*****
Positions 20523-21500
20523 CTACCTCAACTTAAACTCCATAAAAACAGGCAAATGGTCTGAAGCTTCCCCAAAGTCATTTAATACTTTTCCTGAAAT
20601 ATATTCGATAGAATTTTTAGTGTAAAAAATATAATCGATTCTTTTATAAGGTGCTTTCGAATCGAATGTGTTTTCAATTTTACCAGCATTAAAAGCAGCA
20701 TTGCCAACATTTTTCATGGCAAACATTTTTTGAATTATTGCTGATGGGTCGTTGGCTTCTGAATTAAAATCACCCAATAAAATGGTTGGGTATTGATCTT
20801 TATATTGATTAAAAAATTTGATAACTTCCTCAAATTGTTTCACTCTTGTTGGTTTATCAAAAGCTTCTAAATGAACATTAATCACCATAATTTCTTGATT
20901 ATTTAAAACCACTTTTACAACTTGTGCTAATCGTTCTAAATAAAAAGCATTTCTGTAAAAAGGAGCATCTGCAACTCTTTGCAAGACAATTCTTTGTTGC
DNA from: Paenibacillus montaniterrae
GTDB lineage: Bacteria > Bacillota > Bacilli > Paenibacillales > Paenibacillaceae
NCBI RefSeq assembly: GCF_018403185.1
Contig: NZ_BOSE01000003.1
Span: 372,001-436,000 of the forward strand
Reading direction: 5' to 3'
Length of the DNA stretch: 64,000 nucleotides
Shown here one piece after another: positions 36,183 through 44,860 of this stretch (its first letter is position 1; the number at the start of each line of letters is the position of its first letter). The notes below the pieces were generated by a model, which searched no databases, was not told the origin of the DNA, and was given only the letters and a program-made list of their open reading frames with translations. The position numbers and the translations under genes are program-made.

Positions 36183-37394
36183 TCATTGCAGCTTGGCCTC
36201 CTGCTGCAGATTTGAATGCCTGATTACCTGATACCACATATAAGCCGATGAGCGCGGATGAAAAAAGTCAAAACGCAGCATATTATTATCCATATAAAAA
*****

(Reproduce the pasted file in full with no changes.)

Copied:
Positions 20523-21500
20523 CTACCTCAACTTAAACTCCATAAAAACAGGCAAATGGTCTGAAGCTTCCCCAAAGTCATTTAATACTTTTCCTGAAAT
20601 ATATTCGATAGAATTTTTAGTGTAAAAAATATAATCGATTCTTTTATAAGGTGCTTTCGAATCGAATGTGTTTTCAATTTTACCAGCATTAAAAGCAGCA
20701 TTGCCAACATTTTTCATGGCAAACATTTTTTGAATTATTGCTGATGGGTCGTTGGCTTCTGAATTAAAATCACCCAATAAAATGGTTGGGTATTGATCTT
20801 TATATTGATTAAAAAATTTGATAACTTCCTCAAATTGTTTCACTCTTGTTGGTTTATCAAAAGCTTCTAAATGAACATTAATCACCATAATTTCTTGATT
20901 ATTTAAAACCACTTTTACAACTTGTGCTAATCGTTCTAAATAAAAAGCATTTCTGTAAAAAGGAGCATCTGCAACTCTTTGCAAGACAATTCTTTGTTGC
DNA from: Paenibacillus montaniterrae
GTDB lineage: Bacteria > Bacillota > Bacilli > Paenibacillales > Paenibacillaceae
NCBI RefSeq assembly: GCF_018403185.1
Contig: NZ_BOSE01000003.1
Span: 372,001-436,000 of the forward strand
Reading direction: 5' to 3'
Length of the DNA stretch: 64,000 nucleotides
Shown here one piece after another: positions 36,183 through 44,860 of this stretch (its first letter is position 1; the number at the start of each line of letters is the position of its first letter). The notes below the pieces were generated by a model, which searched no databases, was not told the origin of the DNA, and was given only the letters and a program-made list of their open reading frames with translations. The position numbers and the translations under genes are program-made.

Positions 36183-37394
36183 TCATTGCAGCTTGGCCTC
36201 CTGCTGCAGATTTGAATGCCTGATTACCTGATACCACATATAAGCCGATGAGCGCGGATGAAAAAAGTCAAAACGCAGCATATTATTATCCATATAAAAA